Although the music Knight championed made harsh poetry out of the tough world of urban poverty, he grew up in a relatively stable household in Compton. He was the youngest child of three; his father was a truck driver while his mother was a homemaker. “He was spoiled,” his mother told the New York Times Magazine in 1996. “I would always do anything for him. He could get anything he wanted.”

Football was his ladder out of the ghetto. A standout defensive end in high school, he eventually played at the University of Nevada at Las Vegas, lettering in 1985 and 1986, according to the Las Vegas Sun. He played part of a season with the NFL’s Los Angeles Rams until his sports career was scuttled after an arrest on an attempted murder charge in 1987. According to a 2007 Washington Post profile, he pleaded no contest and served no jail time.

“It went to a misdemeanor,” he told The Post. “I shot him with his own gun.”

While working as a bodyguard for singer Bobby Brown, Knight began circulating in the music scene. He recognized the moneymaking potential of the pioneering hard rap sound coming from groups like N.W.A. The group’s leader, Andre “Dr. Dre” Young, had known Knight since they were both growing up in Compton, the Times reported. Dre and Knight started their own label, Death Row, in the early ’90s. Knight brought his street-tough approach to the music business.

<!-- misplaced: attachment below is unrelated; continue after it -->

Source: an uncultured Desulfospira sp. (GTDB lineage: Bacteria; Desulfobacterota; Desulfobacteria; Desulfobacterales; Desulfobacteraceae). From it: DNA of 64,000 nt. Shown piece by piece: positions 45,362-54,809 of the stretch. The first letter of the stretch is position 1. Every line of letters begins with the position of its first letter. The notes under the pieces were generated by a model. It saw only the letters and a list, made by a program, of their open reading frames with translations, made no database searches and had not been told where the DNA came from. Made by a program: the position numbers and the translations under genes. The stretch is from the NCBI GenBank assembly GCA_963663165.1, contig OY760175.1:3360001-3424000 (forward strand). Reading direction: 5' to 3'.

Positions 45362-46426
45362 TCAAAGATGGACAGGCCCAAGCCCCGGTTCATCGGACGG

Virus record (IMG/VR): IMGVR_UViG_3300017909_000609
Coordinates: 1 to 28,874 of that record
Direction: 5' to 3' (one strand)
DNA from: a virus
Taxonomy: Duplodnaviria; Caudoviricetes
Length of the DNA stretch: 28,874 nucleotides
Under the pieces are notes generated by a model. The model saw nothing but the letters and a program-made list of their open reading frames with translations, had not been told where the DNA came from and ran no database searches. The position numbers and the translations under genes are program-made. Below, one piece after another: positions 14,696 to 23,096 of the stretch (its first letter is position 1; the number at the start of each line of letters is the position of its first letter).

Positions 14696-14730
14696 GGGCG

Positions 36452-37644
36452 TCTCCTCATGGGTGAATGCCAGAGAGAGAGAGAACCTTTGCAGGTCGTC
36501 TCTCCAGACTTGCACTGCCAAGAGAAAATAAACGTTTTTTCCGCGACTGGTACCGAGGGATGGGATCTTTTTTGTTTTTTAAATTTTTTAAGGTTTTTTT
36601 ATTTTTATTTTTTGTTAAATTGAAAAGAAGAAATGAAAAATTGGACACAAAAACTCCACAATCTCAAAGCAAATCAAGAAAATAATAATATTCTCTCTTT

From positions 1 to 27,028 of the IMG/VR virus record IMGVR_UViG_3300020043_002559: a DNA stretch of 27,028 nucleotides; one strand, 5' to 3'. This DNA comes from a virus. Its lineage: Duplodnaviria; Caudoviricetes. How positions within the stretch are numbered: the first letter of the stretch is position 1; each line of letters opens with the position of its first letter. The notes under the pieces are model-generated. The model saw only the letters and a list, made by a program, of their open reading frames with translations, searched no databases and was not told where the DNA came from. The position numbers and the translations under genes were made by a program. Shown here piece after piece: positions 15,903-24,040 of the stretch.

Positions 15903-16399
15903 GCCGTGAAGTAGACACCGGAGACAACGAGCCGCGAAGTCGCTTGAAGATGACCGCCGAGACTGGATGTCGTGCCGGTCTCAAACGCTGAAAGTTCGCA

“In the beginning, they thought, ‘He’s a big, ol’ large guy and a jock and aggressive — he must be a dummy,’ ” Knight told the Times. “They were arrogant toward me. They didn’t respect me as a man. But being big was the best thing. They underestimated me. They didn’t know I had a briefcase full of hits, a bag of tricks.”

Death Row quickly established itself as the sound of West Coast rap with two classic albums — Dr. Dre’s 1992 solo debut, “The Chronic,” and Snoop Doggy Dogg’s “Doggystyle” in 1993. When Tupac Shakur joined the label in 1995, Knight had a roster of the genre’s best talent. They began raking in money.

“There’s a billion dollars on top of a hill,” he told the Times in 1996. “And we’re running. We’re not getting distracted. We’re going to get our prize.”

But the violence described in the music was bleeding into real life. Knight proudly wore red, a taunting association of his rumored links with the Bloods street game. “Am I a Blood?” he coyly said to The Post in 2007. “I’ve got blood in my veins.”

“People on the street looked at Death Row as a gang more than a record label,” KXNG Crooked told Rolling Stone. “I bought myself a vest, and an arsenal — a .357 Magnum and a P89 Ruger. That’s how real it was. I don’t think it will ever be like that again, and I don’t want it to be.”